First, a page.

Remote Seller Information

Supreme CourtNOTE: As we review the U.S. Supreme Court’s decision in South Dakota v. Wayfair, we will be providing frequent updates. Please check back frequently for updated FAQs and guidance to help you understand how Indiana’s laws and filing requirements apply to you. DOR began enforcing Indiana’s economic nexus law on October 1, 2018. That said, any merchant may voluntarily register and remit sales tax to Indiana.

About the Supreme Court's Decision

Pursuant to the U.S. Supreme Court’s 1992 decision in Quill Corp. v. North Dakota, sellers without a physical presence in a state were not required to collect and remit sales tax to that particular state.  On June 21, 2018, the Court issued its ruling in South Dakota v. Wayfair, Inc., overturning its prior decision in Quill, such that physical presence is no longer required for sellers to be obligated to collect and remit sales taxes.

On June 21, Indiana Gov. Eric J. Holcomb offered the following statement regarding the Wayfair decision:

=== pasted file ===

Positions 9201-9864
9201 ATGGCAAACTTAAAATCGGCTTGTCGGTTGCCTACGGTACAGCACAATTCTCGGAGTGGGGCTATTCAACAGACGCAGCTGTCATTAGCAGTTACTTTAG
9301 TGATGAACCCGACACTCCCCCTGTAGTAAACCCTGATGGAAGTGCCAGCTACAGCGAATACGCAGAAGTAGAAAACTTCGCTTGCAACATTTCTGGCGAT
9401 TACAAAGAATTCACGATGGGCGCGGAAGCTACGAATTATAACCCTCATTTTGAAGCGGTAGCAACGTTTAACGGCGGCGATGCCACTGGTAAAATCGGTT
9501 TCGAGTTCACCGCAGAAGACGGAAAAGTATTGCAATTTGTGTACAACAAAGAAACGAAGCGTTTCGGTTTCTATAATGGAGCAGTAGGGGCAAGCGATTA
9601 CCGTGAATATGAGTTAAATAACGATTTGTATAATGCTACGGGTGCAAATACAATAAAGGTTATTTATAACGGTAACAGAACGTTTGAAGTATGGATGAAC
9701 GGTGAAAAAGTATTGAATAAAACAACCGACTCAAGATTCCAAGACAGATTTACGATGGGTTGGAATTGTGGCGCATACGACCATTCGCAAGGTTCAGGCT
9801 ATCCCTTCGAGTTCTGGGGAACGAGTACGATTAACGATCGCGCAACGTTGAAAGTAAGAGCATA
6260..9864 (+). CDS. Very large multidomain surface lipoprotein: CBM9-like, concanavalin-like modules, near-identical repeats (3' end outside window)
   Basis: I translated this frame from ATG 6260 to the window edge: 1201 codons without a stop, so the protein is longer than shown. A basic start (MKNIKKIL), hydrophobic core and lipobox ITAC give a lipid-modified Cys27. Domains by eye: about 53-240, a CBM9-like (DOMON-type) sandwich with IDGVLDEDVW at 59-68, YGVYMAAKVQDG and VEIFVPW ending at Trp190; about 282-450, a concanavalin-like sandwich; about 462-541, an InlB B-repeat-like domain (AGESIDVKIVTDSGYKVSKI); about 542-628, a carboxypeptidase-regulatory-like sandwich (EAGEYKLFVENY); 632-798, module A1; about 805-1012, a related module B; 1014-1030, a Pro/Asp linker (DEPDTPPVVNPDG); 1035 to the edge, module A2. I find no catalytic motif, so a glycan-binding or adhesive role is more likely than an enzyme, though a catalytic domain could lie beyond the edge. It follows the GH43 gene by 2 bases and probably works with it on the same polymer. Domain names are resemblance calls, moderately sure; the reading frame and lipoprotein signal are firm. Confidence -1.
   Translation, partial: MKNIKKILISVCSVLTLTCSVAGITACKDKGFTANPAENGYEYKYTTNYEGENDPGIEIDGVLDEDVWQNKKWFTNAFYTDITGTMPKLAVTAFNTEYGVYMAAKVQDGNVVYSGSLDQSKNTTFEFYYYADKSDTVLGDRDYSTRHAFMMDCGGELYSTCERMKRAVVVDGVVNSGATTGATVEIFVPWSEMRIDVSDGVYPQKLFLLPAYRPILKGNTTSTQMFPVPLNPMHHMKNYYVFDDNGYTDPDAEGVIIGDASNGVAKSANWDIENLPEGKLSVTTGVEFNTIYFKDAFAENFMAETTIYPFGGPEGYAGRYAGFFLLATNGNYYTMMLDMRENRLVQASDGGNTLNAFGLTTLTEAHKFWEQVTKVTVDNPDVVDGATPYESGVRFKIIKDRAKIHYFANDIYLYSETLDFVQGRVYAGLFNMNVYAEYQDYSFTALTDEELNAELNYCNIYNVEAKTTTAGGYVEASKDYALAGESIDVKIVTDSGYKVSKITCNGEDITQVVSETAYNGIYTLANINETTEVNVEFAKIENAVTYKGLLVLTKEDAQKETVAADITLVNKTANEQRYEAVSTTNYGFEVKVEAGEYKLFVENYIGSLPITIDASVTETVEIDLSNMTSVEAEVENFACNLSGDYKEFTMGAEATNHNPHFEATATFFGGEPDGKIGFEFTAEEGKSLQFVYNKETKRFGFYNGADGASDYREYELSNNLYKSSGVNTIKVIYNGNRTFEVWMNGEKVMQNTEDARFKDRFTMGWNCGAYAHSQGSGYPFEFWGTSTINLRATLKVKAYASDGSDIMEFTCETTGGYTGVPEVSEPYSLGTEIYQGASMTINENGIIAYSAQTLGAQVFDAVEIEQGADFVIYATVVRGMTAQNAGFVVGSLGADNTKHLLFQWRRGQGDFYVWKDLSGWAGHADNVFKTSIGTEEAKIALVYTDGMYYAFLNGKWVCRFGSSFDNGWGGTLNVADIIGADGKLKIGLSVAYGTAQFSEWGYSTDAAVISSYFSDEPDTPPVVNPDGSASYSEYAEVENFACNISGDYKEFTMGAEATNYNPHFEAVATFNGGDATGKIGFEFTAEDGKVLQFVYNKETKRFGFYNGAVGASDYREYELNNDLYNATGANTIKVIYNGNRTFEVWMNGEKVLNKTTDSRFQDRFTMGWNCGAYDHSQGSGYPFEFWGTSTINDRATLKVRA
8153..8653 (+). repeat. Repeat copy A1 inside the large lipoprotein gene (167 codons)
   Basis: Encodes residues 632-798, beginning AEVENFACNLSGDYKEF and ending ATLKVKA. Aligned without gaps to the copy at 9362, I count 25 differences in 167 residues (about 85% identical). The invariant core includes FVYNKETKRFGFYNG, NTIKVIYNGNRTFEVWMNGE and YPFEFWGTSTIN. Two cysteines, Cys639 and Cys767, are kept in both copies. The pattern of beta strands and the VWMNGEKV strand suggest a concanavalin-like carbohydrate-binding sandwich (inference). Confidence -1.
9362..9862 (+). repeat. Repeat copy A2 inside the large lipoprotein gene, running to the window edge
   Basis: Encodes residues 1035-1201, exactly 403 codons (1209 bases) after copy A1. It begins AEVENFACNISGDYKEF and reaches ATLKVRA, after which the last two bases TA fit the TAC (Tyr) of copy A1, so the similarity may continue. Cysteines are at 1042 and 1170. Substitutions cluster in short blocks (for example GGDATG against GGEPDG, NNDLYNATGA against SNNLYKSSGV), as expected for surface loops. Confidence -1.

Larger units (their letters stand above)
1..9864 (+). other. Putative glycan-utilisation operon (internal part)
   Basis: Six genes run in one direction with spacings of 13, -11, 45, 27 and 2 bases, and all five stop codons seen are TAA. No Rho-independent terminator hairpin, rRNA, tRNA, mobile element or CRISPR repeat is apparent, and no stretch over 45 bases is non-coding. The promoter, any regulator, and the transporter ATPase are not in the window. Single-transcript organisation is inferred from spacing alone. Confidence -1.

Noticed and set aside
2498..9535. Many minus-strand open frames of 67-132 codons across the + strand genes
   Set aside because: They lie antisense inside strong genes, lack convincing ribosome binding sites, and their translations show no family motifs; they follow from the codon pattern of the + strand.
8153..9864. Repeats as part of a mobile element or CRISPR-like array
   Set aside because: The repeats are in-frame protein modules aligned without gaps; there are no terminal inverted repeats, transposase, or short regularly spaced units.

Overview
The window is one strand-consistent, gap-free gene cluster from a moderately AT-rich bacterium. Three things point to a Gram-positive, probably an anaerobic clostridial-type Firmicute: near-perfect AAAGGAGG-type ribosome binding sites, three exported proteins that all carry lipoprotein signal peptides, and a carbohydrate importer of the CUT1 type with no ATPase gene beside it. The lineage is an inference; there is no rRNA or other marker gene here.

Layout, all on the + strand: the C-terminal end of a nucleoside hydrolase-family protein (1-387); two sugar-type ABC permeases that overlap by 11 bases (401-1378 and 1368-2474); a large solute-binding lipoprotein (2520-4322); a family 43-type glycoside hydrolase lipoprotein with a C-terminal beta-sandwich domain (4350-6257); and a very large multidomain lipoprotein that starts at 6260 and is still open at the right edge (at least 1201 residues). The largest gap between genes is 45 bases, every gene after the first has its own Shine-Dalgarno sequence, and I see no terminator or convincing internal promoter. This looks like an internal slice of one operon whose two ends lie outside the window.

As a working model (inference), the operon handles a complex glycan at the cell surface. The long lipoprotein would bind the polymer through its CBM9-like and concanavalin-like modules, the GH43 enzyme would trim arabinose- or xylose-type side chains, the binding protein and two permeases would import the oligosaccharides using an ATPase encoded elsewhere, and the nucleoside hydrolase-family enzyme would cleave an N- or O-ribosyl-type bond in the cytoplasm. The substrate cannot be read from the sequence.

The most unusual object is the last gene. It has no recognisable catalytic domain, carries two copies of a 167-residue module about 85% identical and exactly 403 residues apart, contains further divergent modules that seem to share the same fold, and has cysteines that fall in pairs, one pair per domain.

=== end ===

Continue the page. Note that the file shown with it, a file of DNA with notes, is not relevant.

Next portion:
“A lot about our world and economy has changed in the 26 years since our nation’s highest court last ruled on this issue. With the incredible evolution of technologies and the growth of internet sales, this Supreme Court ruling will help level the playing field between our Hoosier-based companies that operate retail stores and out-of-state companies that sell products and services online in our state. We’re taking a careful look at the ruling to better understand its implications for Indiana.”

As the Indiana Department of Revenue (DOR) analyzes the contents of the Court’s decision, please see our Frequently Asked Questions to better understand how current Indiana laws and filing requirements apply to you. DOR is committed to being transparent in working with the business community to implement this historic decision.

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Date of publication: April 17, 2019